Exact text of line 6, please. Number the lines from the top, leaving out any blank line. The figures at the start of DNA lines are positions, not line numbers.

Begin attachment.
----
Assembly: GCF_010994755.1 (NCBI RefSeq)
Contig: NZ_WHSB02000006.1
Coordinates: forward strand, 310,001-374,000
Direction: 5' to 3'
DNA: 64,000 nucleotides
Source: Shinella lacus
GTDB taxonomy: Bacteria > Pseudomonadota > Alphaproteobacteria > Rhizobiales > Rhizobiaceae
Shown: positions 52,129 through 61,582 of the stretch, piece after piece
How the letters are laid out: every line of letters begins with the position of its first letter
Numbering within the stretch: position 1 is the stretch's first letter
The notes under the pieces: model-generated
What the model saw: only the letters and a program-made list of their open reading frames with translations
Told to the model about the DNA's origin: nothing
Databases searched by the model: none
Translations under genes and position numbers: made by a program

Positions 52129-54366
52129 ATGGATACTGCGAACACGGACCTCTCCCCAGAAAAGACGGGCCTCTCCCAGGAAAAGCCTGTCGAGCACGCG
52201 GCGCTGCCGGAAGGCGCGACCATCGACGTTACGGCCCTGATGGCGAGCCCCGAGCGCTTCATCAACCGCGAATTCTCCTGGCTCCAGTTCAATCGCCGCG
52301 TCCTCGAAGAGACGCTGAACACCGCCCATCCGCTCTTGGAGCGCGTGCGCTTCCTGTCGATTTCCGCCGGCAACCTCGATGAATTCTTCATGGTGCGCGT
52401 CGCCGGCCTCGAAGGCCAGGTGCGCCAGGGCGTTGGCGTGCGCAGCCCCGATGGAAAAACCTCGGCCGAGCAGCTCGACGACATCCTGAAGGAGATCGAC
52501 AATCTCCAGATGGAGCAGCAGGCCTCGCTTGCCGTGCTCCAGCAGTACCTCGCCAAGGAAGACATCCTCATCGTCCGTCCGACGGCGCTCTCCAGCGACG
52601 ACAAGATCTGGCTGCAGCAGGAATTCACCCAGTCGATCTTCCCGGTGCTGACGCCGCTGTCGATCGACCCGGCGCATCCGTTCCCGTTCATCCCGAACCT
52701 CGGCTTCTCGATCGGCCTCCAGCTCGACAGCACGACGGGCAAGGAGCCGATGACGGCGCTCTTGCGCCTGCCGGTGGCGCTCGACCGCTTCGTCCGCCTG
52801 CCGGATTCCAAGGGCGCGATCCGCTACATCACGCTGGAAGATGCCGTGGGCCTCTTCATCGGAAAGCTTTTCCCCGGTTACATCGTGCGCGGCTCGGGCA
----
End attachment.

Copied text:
Source: Shinella lacus